“All you have to do is look at the legislative field and every residential senator that’s running is female, so I do think it’s really a coincidence,” said Andrew Matson, a junior presidential candidate majoring in political science and international relations. “I don’t think there’s any institutional bias.”
Some said the barriers keeping female candidates from running for office might be more individual than institutional.
Presidential candidate Chris Cheng, a junior majoring in international relations, said he had “no insight” into the disparity, adding that he considered female running mates when planning his ticket.
“I could believe there’s a subconscious trend, just because it hasn’t been done [recently],” he said.
The underrepresentation of women in student government is not limited to USC.
In 2006, a study at American University in Washington, D.C. found that women made up 62 percent of the student body but less than a third of the student government.
American University’s Women & Politics Institute created Campaign College, a program designed to encourage and train female college students to run for student government office.
The institute also examined the reasons women don’t seek high political office. Some of those reasons, such as family responsibilities, don’t usually apply to college students, but Ava Lubell, the political director of the institute, said women of all ages are less likely to see themselves as good candidates.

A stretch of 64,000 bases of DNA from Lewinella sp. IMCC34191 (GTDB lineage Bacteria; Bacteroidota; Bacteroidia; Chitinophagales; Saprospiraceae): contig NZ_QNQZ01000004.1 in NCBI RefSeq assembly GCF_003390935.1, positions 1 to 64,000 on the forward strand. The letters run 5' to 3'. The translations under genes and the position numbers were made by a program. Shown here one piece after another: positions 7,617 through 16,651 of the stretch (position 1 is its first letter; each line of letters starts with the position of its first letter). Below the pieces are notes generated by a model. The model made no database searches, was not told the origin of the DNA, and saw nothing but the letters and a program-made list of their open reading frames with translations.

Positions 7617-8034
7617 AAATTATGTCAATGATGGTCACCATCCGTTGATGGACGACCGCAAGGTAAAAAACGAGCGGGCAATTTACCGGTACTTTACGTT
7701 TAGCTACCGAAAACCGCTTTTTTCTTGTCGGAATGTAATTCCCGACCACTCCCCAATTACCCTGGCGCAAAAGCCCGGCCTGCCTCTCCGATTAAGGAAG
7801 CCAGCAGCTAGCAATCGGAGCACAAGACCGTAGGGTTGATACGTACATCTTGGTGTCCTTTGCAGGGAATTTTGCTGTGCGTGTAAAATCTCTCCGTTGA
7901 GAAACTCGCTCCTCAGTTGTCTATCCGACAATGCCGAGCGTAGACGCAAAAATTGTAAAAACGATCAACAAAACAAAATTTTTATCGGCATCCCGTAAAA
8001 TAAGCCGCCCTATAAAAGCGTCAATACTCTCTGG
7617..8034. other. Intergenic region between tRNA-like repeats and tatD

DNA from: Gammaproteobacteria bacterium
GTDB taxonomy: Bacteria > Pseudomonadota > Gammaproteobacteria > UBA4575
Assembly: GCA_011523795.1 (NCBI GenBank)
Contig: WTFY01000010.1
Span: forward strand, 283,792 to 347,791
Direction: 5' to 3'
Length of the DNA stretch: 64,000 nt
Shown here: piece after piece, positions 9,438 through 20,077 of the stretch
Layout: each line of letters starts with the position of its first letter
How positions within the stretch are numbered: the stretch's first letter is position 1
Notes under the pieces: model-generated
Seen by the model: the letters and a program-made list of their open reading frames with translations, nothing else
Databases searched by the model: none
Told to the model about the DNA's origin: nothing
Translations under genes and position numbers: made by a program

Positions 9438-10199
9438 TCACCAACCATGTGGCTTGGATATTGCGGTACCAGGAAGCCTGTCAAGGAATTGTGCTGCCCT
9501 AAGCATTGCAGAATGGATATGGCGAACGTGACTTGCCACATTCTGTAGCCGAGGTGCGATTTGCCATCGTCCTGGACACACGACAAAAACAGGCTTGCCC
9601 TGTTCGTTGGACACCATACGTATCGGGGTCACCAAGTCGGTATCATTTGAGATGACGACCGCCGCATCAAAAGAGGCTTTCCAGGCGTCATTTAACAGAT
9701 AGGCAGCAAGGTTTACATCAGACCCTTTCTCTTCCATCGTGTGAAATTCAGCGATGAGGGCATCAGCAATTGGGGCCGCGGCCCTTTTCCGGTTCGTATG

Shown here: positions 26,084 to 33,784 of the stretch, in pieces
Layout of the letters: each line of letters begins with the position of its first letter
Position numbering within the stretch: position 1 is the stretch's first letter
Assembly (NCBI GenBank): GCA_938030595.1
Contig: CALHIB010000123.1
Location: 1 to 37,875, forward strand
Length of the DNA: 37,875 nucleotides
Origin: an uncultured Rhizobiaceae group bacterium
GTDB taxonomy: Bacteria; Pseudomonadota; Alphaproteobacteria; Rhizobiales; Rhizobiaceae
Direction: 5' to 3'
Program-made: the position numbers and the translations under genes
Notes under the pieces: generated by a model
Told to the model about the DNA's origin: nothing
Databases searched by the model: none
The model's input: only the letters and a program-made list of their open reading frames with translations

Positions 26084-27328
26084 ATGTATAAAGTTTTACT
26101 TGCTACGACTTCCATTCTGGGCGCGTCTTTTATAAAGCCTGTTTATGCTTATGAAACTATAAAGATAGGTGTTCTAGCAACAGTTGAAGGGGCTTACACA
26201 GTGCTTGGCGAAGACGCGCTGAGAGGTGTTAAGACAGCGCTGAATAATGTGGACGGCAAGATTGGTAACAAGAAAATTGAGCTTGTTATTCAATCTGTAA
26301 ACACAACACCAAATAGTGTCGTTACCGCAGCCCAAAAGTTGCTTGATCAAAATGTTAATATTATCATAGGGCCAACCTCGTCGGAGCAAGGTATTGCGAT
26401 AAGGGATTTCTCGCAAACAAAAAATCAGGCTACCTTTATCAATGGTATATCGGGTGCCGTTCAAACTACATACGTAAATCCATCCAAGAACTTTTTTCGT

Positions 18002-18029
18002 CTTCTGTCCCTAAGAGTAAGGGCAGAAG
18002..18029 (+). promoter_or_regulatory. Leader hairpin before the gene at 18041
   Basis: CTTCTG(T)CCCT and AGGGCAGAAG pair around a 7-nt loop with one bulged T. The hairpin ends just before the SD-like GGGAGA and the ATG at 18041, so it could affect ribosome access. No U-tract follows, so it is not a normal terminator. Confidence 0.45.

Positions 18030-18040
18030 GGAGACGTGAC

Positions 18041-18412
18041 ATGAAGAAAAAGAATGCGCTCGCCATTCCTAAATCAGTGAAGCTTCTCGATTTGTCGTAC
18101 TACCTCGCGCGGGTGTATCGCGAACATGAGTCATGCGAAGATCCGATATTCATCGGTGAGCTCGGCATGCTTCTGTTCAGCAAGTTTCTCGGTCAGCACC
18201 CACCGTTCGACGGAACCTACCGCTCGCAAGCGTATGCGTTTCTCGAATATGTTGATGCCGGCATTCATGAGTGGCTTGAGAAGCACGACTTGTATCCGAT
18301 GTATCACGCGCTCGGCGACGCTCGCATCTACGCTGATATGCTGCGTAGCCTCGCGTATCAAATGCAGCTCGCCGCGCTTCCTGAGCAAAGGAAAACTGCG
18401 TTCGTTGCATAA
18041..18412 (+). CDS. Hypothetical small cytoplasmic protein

A study by the institute found that men are almost two-thirds more likely than women to see themselves as qualified to run, and a third more likely to consider entering politics.
Lubell said women, unlike men, often need to be encouraged to participate in the political process.
“Women need to be asked to run,” she said. “They’re less likely to perceive themselves as being recruited, so you need to say explicitly, ‘We think you should run.’”
Students involved with USG seemed wary of specifically recruiting women to run for top positions.
“I’m not sure what USG could really do in terms of recruiting people. If someone wants to run, it’s their prerogative to run,” Matson said.
Elam worried such efforts could do more harm than good.